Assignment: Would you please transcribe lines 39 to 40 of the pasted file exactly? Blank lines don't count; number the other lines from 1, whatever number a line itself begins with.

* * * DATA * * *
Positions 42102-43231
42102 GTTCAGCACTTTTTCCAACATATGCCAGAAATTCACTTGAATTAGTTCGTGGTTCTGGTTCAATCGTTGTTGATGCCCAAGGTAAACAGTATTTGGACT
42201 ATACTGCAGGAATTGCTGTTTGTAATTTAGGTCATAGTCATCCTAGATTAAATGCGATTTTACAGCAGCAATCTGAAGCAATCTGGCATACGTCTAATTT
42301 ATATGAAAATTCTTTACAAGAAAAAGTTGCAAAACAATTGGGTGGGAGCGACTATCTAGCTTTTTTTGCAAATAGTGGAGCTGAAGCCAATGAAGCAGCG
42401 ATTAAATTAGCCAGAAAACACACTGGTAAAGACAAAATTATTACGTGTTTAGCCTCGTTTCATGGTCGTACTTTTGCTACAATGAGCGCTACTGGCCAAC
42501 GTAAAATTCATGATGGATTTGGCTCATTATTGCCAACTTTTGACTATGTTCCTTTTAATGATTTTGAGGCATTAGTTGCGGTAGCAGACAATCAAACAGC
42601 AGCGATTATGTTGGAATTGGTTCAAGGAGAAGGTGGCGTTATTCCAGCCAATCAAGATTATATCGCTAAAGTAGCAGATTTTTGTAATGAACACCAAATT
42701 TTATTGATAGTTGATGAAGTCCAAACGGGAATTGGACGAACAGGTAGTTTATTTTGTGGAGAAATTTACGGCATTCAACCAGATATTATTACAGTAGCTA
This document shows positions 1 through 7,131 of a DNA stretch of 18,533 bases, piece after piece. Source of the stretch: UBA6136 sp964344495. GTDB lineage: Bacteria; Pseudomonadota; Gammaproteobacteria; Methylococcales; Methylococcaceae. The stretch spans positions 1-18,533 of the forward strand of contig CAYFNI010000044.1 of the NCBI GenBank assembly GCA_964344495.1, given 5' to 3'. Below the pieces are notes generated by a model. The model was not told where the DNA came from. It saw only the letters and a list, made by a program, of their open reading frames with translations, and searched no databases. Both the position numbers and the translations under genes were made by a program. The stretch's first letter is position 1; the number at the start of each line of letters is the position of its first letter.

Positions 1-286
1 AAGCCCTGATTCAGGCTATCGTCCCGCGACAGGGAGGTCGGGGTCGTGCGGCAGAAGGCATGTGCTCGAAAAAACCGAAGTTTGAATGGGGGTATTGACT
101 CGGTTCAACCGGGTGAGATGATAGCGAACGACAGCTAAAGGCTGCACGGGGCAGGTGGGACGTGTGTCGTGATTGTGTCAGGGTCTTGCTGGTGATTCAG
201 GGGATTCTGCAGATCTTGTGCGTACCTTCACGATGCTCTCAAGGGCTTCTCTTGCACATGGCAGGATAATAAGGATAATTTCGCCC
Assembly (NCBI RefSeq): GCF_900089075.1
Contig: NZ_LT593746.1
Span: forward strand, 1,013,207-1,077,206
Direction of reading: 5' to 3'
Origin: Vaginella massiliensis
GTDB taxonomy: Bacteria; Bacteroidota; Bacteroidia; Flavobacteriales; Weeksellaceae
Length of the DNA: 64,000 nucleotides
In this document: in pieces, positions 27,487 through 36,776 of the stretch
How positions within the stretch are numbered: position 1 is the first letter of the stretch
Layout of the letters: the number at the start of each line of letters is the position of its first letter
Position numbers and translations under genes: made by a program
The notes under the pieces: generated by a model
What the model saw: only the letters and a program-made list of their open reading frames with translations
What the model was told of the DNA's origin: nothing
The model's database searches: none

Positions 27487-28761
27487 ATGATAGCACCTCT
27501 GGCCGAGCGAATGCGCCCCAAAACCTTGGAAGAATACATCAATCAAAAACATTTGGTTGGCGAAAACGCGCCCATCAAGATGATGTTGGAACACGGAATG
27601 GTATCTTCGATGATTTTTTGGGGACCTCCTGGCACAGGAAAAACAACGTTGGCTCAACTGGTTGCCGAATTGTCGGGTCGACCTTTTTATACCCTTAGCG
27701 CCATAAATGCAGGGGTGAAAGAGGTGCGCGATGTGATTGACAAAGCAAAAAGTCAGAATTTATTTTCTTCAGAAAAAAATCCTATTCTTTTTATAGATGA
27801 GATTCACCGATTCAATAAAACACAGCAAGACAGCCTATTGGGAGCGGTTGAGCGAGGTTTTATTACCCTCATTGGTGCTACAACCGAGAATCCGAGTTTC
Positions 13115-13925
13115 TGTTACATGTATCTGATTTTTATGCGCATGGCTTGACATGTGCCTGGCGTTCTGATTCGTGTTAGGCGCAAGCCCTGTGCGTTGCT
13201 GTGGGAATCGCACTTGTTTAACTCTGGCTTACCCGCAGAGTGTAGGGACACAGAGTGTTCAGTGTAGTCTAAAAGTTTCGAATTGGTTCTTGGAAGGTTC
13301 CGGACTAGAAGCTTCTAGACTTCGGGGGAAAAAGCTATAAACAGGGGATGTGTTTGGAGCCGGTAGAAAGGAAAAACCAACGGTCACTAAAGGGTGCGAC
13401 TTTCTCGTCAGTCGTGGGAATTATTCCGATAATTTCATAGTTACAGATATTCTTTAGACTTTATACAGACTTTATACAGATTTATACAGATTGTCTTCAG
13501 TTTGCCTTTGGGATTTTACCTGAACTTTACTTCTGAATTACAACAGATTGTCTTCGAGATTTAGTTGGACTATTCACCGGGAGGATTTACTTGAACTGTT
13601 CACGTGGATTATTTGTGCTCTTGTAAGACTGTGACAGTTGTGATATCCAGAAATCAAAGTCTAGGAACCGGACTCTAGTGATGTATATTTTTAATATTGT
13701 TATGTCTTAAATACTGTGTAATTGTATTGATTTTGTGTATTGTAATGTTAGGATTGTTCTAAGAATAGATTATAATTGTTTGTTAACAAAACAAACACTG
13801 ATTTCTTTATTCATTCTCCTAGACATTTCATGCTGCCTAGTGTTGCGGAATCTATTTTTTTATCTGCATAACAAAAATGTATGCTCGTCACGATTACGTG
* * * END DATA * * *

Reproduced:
13401 TTTCTCGTCAGTCGTGGGAATTATTCCGATAATTTCATAGTTACAGATATTCTTTAGACTTTATACAGACTTTATACAGATTTATACAGATTGTCTTCAG
13501 TTTGCCTTTGGGATTTTACCTGAACTTTACTTCTGAATTACAACAGATTGTCTTCGAGATTTAGTTGGACTATTCACCGGGAGGATTTACTTGAACTGTT